U.S. Secretary of State Mike Pompeo meets with Benjamin Netanyahu, the Prime Minister of Israel, in Tel Aviv, on April 29, 2018. (State Department photo)
Pompeo’s settlement visit caps a four-year effort to destroy the two-state solution

Secretary of State Mike Pompeo made history this week by visiting two Israeli settlements, the Psagot winery located on the outskirts of Ramallah in the heart of the Israeli-occupied West Bank, and the City of David located in the Palestinian neighborhood of Silwan just outside Jerusalem’s Old City, the first ever such visits by a sitting American secretary of state. The visits were clearly aimed at legitimizing and normalizing Israel’s settlement enterprise, which is considered illegal under international law, in keeping with the administration’s approach of the last three years.

Palestinian officials roundly condemned Pompeo’s visit, which they said “blatantly violates international law” — which of course is precisely the point. Since recognizing Jerusalem as Israel’s capital in December 2017, upending decades of U.S. policy and broad international consensus, the Trump administration has worked assiduously to eliminate international norms, including the principle of the inadmissibility of acquiring territory through force, and destroy any last vestiges of a two-state solution.

Pompeo’s latest gesture however went further than anything we’ve seen thus far and may not be easily undone. Unless the incoming Biden administration is prepared to reaffirm the centrality of international law and Palestinian rights as firmly and as explicitly as Trump has sought to eviscerate them, all of which entail a political cost, Trump’s scorched earth policies could yet succeed.

Indeed, Pompeo’s settlement tour is yet another major gift to embattled Israeli Prime Minister Benjamin Netanyahu, who has been plagued by periodic protests, a looming corruption trial scheduled to start in early 2021, and the possibility of yet another election — Israel’s fourth in less than two years. Some have speculated that Pompeo may be laying the groundwork for his own presidential bid in 2024. Whatever his political ambitions, Pompeo’s gesture is consistent with other measures taken by the Trump administration, such as the recognition of Jerusalem of as Israel’s capital and the State Department’s declaration a year ago that settlements would no longer be deemed illegal, all of which are designed to upend international norms, erase Palestinian rights and political aspirations, and consolidate Israel’s permanent control of all the land between the Jordan River and the Mediterranean Sea.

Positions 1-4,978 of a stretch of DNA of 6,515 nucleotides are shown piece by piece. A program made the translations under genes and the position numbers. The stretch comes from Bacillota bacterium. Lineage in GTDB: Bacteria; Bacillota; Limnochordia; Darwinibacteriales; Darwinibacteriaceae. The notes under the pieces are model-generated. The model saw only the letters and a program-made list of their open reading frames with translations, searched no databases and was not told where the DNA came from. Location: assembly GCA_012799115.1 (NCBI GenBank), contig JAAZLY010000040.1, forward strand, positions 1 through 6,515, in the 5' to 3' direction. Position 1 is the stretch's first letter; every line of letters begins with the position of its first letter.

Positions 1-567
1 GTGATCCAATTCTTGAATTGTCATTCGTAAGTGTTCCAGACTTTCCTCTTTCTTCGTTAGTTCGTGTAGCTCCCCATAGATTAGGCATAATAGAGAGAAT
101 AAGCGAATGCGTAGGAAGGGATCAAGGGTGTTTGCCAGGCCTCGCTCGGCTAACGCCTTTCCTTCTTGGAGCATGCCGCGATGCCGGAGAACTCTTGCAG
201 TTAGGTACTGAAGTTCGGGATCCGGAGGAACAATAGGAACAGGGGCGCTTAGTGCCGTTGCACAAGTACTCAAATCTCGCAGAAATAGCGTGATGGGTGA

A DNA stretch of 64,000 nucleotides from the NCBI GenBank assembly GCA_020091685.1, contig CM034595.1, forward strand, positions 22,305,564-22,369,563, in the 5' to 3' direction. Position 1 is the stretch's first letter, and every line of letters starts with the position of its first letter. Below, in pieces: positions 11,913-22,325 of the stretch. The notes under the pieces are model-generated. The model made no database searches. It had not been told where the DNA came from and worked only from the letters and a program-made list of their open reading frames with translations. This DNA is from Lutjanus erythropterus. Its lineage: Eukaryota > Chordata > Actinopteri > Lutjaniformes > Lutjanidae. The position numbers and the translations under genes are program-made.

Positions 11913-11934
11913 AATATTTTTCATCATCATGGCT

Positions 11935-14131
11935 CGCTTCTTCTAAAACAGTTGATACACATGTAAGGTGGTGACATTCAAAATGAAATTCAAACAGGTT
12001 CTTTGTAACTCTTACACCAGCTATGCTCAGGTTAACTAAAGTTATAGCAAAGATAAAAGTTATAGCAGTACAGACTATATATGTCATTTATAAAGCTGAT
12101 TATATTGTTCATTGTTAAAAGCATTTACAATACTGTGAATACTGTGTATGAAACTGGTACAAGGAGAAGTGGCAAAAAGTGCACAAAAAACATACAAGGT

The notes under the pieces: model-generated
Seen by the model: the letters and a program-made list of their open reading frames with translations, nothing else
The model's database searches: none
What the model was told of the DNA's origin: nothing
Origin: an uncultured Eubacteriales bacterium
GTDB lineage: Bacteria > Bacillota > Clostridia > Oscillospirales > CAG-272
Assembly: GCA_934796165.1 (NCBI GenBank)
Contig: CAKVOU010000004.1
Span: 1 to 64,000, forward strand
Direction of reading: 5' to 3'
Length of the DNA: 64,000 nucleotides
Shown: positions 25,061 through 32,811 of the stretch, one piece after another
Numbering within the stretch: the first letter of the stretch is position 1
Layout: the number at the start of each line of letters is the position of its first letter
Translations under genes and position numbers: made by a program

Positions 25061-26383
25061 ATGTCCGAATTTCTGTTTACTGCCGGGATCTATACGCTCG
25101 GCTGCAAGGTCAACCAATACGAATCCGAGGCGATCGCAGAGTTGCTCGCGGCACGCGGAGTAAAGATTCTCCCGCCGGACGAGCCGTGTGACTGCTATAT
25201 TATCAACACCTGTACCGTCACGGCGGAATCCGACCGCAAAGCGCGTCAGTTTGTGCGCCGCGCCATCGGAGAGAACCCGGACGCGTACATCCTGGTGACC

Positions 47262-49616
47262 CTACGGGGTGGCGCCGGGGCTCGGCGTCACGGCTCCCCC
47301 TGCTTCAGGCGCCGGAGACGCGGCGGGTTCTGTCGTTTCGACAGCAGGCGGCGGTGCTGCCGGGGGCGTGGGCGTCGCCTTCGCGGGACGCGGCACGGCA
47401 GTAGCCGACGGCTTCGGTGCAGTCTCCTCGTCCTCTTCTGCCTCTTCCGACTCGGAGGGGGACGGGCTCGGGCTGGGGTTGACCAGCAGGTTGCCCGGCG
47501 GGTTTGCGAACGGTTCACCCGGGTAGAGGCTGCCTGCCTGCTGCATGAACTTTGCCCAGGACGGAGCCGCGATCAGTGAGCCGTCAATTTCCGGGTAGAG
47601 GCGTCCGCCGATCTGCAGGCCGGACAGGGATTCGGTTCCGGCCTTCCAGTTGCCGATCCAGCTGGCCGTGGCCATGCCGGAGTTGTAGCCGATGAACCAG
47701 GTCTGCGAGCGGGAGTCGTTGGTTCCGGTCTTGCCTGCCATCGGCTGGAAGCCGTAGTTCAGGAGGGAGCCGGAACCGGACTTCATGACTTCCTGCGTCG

With the Psagot winery as a backdrop, Pompeo used the visit an opportunity to announce even more radical shifts in U.S. policy. First, Pompeo announced that products originating from areas under the sole control of Israel, known as “Area C,” must henceforth be labelled as “Made in Israel,” including goods produced by Palestinians. In effect, this amounted to U.S. recognition of Israeli sovereignty over all of Area C, which makes up some 60 percent of the West Bank.

At the same time, Pompeo doubled down on the administration’s stance that “anti-Zionism is anti-Semitism,” with the announcement that the U.S. government would blacklist organizations that engaged in or supported boycotts directed at either Israel or Israeli settlements. In other words, organizations — including human rights and humanitarian organizations — that choose to abide by the international legal requirement not to work with or legitimize Israeli settlements would be deemed “anti-Semitic” and denied U.S. funding.

As such, the visit also lays bare the true intent of Trump’s now obsolete “Peace to Prosperity” plan, which was never really about ending the conflict as much as about consecrating permanent Israeli occupation and the “Greater Israel” agenda to which Pompeo, U.S. ambassador to Israel David Friedman, and their fellow travelers in the administration are personally and ideologically devoted.